On Sunday, the University Recreation Center’s newly constructed addition was debuted to the JMU student body. The extension, which totals 137,815 square feet of new space, nearly doubles the size of the original structure and will later include a renovation to the old portion of the building.
According to Eric Nickel, the director of university recreation, the student body response has been enthusiastic.
“One of the most rewarding parts was being there at 4:00 on Sunday, when the first students who had been waiting in line outside came in,” Nickel said. “Just watching the looks on their faces as they saw the new place.”
As previously reported by The Breeze, the combined expansion and renovation projects total approximately $57 million.
The addition features expanded weight, fitness and cardio spaces; six new group fitness studios; new gym and court spaces; a second indoor track; an outdoor courtyard and a new recreational fitness pool and spa, according to the JMU website.
According to Nickel, he and associate directors Steve Bobbitt and Bob Golson worked with project manager Glen Wayland to envision the new space. They decided what rooms and equipment to add based on feedback from JMU students and faculty, as well as information they collected when touring renovated recreation centers at several colleges and universities. They also hired two architectural firms and a contracting firm to help with research and to design and build the space.
Since the addition was opened, Nickel has seen a significant increase in the number of students coming to UREC.
“We set a record ... the first [full] day it was open, on Monday: 5,552 students in one day,” Nickel said. “We’d never broken 5,000 before.”
Lauren McGlaughlin, a senior communication sciences and disorders major and an employee at UREC, believes the student body is benefitting from the expansion.
“Everyone I know that doesn’t usually work out, like, ever, is working out,” McGlaughlin said. “It’s been so busy and we’ve gotten great reviews with our variety of stuff that we have.”
Now that the addition is complete, the construction crew has begun work on the next phase of the renovation, which involves changing much of the function of the original UREC building. According to Nickel, it is important to keep the building open throughout the renovation.
“One of the conditions that we gave the contractor when we hired them is we said, ‘You can’t take away spaces. We can’t have things down when we’re building the new,’” Nickel said. “Because there’s still students coming through here ... And they can’t just not have a rec center.”
However, this stipulation is not without its challenges. According to Nickel, there was a small flood in the building when a water line was cut recently, and on Monday night an employee pulled the fire alarm when they smelled propane, evacuating the building.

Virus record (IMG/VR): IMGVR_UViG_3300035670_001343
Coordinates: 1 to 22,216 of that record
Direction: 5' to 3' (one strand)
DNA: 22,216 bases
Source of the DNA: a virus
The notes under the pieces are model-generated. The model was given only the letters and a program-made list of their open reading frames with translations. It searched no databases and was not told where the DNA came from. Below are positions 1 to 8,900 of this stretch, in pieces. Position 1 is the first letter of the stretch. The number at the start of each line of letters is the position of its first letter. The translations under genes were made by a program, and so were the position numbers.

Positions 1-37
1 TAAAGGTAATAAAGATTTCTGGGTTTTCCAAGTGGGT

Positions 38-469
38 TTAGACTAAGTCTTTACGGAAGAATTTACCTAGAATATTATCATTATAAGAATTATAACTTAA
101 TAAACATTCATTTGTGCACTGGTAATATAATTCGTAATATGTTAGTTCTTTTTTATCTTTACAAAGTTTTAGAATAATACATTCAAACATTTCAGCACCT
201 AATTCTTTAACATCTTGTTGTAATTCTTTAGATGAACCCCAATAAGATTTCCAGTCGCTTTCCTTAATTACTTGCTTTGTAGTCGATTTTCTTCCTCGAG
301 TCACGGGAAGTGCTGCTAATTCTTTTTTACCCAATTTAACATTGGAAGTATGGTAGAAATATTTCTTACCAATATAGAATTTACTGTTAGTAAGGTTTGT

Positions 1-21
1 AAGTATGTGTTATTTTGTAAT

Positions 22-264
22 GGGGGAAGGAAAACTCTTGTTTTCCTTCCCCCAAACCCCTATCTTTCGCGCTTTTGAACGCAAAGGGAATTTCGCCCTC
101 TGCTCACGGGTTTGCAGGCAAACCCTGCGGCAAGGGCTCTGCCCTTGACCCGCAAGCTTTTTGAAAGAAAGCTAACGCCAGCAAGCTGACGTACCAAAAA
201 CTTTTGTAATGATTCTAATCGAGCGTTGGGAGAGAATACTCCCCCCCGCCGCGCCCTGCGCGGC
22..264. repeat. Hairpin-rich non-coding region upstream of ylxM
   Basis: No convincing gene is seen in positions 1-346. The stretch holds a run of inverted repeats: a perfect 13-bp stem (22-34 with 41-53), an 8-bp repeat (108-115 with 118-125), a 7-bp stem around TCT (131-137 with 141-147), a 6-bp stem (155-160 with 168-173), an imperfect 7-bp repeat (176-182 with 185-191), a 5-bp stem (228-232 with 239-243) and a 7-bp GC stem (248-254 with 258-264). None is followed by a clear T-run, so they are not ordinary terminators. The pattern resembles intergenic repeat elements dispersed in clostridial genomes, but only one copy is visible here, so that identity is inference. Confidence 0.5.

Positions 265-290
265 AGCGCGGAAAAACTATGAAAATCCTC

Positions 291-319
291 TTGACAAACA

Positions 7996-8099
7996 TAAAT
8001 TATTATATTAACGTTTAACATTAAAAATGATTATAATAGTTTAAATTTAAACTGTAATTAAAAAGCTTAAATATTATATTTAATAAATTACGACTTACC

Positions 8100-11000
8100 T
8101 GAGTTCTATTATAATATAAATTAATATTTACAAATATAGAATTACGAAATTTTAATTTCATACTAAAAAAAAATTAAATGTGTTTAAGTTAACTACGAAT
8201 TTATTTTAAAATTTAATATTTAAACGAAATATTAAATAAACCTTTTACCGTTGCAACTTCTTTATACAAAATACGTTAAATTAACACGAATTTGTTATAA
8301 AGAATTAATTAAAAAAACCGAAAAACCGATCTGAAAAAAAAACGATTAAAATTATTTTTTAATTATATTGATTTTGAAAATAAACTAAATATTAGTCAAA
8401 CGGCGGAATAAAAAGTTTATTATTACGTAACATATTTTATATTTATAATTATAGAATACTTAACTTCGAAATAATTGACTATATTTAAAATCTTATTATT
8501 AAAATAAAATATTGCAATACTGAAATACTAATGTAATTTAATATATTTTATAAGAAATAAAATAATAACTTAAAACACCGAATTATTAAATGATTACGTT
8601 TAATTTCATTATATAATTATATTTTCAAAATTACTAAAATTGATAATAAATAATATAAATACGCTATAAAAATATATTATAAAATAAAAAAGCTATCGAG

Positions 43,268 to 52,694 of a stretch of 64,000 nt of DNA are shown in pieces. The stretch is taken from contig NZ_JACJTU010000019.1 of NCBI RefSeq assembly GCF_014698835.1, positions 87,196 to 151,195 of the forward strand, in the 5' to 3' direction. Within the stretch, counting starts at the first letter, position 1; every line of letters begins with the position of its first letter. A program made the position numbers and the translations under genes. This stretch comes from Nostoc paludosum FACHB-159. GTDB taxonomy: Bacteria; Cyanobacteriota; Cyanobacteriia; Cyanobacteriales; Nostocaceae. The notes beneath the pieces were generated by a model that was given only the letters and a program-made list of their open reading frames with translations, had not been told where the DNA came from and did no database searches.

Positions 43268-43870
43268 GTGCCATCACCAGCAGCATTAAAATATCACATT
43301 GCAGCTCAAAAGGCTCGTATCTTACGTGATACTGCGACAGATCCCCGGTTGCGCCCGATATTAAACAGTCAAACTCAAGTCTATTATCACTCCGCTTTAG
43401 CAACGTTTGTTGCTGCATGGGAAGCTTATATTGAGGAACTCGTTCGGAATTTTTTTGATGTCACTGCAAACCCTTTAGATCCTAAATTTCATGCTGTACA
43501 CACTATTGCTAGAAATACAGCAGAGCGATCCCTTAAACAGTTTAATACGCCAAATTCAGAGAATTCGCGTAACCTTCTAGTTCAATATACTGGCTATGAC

“Inevitably when you’re constructing a building this big, you’re gonna have things like that happen,” Nickel said, adding that the gas smell was from “a gas heater heating an unheated space” during construction and posed no real threat.
The old building, which will be fully renovated by May and open for student use in August, will include features such as a new adventure center with several bouldering walls and a second freestanding rock wall, a bike repair center and a wet-dry combination room for lifeguard and CPR training. There will also be a demonstration kitchen for educating students about cooking healthier meals.
“You can’t really address total personal wellness effectively without addressing nutrition,” Nickel said. “Talking about healthy product substitution and how to use better, healthier ingredients, I think, is a great opportunity to educate folks on things that will be important to them later in life.”
The grand opening for the fully renovated building is scheduled for Oct. 7, which will be the 20th anniversary of UREC. In the meantime, many students seem to be making the most of the added facilities.
“I think it was the best thing to happen to JMU,” Gemma Bronson-Howard, a junior marketing major, said. Bronson-Howard especially likes the new running track, which is one-sixth of a mile, as opposed to the old one-tenths of a mile track.
Ultimately, Nickel hopes the new-and-improved UREC will have a positive effect on the entire student body.
“Our goal is to get 100 percent of the student body in a healthy lifestyle habit before they leave here,” Nickel said. “And if this center makes that happen, we’ll be successful.”
Contact Alyssa Miller at firstname.lastname@example.org.